Friday, 14 January 2011

The Titanic Artefacts exhibition

Last night my fiancĂ© and I visited the Titanic Artefacts Exhibition at the O2 Bubble.  I really enjoyed the exhibition although I did find it slightly gimmicky.  The object captions are a little inconsistent presumably because the exhibition creators know more about some objects than others.  Some captions are directly linked to the exhibition and to the Titanic and explain where they were found, who they belonged to, what they can tell us about the Titanic etc, which was fascinating.  Where they presumably know less about the object, however, the exhibition creators have just tried to give a bit of historical information about the object which felt a bit disjointed and irrelevant.  One example is a series of bank notes where the interpretation explained a bit about the history of bank notes.  What I really wanted to know was where on the ship the bank notes were found, whether there's any idea who they belonged to. If this kind of information isn't available then they could at least maybe have talked about what currencies were accepted on the Titanic (presumably dollars and pounds at least but there were passengers of many different nationalities, so did they accept other currencies?) so that it was still related to the story.

The exhibition was also not terribly engaging for younger audiences.  There was little to do or touch, and the interpretation was quite wordy. 

The exhibition covers an interesting range of topics relating to the Titanic, including the class system (first, second and third class), the way the ship was built, a little about the engine rooms, an account of what happened when the Titanic hit the iceberg, and a good deal about the people on board, both survivors and people who died.  At the entrance you are given a ticket with the name of a person on board and at the end, a list of survivors and people who died is laid out by class.  This is perhaps a little tokenistic as a way of making the visitor feel involved but the way that the names were displayed was nevertheless quite poignant.  The lists were divided up into the three classes of passenger, and then divided into people who died and people who survived with numbers for each list in brackets.  It was immediately evident from this that third class passengers and the crew fared much much worse than the first and second class passengers.  By far the worst hit group in terms of deaths was the crew (I think it was over 700 who died) which says a lot about their dedication to their work.

We went at 7pm in the evening which is perhaps a bit of a strange time, but we were very struck as well by how quiet the exhibition was.  This was quite nice for us as we could enjoy it undisturbed and at our leisure, but I wonder how popular the exhibition is proving.  

What I found most interesting, however, despite all my apparently quite negative feedback so far, is that I really really enjoyed the whole exhibition and I want to explain why I think this was.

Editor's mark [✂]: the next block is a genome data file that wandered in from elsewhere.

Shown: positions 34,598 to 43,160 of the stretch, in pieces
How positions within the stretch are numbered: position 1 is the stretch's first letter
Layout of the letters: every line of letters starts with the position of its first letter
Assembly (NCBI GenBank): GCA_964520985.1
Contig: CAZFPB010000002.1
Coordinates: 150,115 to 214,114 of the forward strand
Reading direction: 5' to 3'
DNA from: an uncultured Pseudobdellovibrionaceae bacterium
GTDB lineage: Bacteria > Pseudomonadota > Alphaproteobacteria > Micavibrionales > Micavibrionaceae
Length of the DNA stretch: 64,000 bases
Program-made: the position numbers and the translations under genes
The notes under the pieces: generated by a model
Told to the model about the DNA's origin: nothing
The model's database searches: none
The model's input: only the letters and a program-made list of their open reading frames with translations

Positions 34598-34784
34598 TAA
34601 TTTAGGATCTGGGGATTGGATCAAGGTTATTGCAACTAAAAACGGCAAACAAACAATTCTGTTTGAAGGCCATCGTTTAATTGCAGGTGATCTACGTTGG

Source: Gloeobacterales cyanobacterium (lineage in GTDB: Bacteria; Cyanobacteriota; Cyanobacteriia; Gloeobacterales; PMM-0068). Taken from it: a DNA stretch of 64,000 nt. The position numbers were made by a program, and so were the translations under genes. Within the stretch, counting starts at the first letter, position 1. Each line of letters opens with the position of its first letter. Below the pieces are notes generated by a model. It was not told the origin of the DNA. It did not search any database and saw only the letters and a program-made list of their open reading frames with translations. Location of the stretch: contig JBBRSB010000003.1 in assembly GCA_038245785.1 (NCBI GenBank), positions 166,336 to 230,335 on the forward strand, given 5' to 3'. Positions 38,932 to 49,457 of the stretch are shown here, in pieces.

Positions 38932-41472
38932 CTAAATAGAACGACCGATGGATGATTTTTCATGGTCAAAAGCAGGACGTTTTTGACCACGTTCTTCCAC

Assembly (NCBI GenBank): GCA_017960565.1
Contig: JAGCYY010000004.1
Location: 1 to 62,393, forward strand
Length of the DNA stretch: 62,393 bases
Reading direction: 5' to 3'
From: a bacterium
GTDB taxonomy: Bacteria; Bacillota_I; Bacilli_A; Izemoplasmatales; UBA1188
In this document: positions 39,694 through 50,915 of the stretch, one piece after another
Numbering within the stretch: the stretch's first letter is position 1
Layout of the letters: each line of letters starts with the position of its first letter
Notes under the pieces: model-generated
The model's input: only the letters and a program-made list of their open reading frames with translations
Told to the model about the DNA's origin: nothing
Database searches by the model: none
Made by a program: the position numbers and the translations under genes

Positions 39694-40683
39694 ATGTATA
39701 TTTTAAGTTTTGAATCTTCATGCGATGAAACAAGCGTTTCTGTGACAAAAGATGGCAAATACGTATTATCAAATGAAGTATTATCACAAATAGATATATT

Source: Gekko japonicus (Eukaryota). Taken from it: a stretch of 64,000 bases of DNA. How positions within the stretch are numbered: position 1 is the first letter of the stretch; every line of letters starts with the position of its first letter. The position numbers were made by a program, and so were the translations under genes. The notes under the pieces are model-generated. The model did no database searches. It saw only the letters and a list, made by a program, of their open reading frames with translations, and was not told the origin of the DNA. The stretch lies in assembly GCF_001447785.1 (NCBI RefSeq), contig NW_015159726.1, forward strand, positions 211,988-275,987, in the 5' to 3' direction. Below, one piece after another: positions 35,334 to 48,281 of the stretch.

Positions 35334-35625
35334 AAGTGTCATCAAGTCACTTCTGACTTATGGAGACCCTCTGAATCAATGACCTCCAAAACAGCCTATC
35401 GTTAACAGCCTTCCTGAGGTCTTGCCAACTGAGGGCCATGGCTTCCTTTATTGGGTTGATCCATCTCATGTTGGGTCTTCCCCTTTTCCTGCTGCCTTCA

When the Leonardo Di Caprio and Kate Winslet Titanic film came out in 1998 I suspect that few people saw it as an important learning resource about the 1912 disaster.  I, however, was an impressionable young 16-year-old on a date with my first boyfriend when I first saw it, and I'm not ashamed to say that I loved it.  I was, and remain to an extent, a sucker for romances and I was completely drawn in by the schmaltzy and no doubt factually inaccurate blockbuster.  A side result was that after watching the film, I developed an enduring interest in the Titanic which I had not had before because the engaging storyline had made it real for me and helped me relate to it. 

Walking around the exhibition last night, I found two things really striking.  One, I found myself fully engaged and interested in an otherwise not terribly engaging exhibition in a way that I seldom am.  For a museum professional, I have a surprisingly low museum-overload threshold - maybe it feels too much like a bus man's holiday!.  The 'wow factor' of seeing real objects, which I've become a bit immune to of late, maybe because I take it for granted because of my job, returned full force last night.  I felt really excited to be looking at objects that had actually been on the Titanic and which had stayed under the sea for over 70 years but were still in some cases in perfect condition.  Second - I found that a lot of the factual information, the names of the key passengers, the reasons why the Titanic sank when it was thought to be virtually unsinkable were all very familiar to me, entirely because of the film. 

This got me thinking whether there was something that I could learn from this about engaging audiences.  I imagine that many purists will be scoffing and appalled that I am waxing lyrical about a factually inaccurate Hollywood blockbuster from the late 1990s.  I know also that I was not necessarily your average teenager, and that not everyone would have been engaged by or enjoyed the film.  I believe, however, that the film ignited an interest in a historical event that still persists, and that I learnt a lot from watching and rewatching it.  I'd be interested to hear whether any museums have successfully explored creating historical fiction/feature films that engage visitors with a topic/event prior to their visit in order to bring it alive.  I think it could be a really interesting idea!

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